How do we know when a new communications medium truly comes of age?
When China blocks it.
With the 20th anniversary of Tiananmen only two days away, China's censors are tightening the screws on a wide variety of information sources. Reuters reports that Flickr and Hotmail have also been blocked and foreign television news transmissions in hotels have been replaced by public service announcements against smoking.
But losing Twitter has gotta hurt. Just last week, Michael Anti, a former New York Times research and well-known blogger, noted in an interview with Danwei that "Chinese Twitterland is funnier than the English one, for a Chinese tweet can have three times the volume of an English tweet, thanks to the high information intensity of the Chinese language."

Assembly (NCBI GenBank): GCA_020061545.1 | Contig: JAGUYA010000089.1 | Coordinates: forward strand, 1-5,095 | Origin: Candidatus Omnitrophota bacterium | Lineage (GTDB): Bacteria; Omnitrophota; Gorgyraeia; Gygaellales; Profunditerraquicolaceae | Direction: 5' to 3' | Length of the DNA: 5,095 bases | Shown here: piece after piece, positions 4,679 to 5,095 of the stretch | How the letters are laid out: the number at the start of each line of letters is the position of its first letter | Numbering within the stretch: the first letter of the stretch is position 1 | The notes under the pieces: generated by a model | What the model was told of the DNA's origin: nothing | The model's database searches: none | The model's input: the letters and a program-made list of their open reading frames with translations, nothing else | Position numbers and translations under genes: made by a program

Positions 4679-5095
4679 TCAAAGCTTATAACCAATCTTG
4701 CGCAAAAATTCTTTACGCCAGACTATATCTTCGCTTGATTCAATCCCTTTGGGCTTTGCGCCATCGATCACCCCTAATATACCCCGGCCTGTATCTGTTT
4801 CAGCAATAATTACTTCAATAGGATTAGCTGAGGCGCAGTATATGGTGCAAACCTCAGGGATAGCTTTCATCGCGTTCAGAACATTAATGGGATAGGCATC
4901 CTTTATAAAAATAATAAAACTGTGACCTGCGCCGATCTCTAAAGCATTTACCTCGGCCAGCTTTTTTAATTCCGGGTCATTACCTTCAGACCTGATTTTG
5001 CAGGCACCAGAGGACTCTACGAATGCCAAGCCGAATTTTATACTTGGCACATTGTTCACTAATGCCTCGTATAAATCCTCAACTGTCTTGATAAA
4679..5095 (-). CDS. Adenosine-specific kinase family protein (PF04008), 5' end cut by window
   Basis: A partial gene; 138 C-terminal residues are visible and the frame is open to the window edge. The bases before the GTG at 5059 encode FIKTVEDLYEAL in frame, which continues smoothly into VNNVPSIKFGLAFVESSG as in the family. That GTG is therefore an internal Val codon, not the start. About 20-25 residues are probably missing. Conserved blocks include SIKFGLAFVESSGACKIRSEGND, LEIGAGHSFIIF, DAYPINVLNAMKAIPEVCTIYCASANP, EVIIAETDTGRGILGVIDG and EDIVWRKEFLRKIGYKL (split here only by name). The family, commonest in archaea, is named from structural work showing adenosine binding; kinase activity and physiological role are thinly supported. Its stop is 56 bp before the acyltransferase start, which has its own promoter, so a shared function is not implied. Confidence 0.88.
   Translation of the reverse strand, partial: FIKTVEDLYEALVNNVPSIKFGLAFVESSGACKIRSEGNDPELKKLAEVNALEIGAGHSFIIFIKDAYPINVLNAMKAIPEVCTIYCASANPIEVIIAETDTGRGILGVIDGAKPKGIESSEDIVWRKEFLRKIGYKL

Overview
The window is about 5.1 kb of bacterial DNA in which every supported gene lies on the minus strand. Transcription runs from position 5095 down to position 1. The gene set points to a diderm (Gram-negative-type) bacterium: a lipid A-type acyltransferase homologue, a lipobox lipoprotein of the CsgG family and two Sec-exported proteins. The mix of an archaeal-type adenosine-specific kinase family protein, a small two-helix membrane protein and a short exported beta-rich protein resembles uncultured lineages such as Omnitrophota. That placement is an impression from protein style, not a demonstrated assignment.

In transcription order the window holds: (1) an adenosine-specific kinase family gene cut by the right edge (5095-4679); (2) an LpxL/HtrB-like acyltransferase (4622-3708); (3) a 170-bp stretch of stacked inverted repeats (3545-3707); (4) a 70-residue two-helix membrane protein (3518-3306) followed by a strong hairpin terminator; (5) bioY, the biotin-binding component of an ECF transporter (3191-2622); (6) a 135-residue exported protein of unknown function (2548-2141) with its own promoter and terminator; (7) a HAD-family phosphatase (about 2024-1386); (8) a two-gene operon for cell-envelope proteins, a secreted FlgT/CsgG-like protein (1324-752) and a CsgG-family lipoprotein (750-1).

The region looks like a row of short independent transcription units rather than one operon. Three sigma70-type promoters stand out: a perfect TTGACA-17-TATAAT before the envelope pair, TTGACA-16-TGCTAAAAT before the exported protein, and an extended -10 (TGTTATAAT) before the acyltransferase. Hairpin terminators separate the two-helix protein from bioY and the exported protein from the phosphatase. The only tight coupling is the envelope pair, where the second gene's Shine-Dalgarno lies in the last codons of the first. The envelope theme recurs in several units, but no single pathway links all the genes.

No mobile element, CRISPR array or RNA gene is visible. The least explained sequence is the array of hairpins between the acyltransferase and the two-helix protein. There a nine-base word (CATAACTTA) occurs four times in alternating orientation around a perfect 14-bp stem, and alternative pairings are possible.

But "the joy of Chinese Twitterland is fragile," he warned prophetically.
Twitter is a new thing in China. The censors need time to figure out what it is. So enjoy the last happy days of twittering before the fate of YouTube descends on it one day.
But who knows? Maybe Twitter censorship will be the straw that finally breaks the Chinese Communist Party's back. Maybe China's hundreds of millions of Internet users will finally declare that enough is enough, and will take to the streets en masse on Thursday, in honor of their fallen brethren 20 years ago, demanding, once and for all, the freedom to tweet.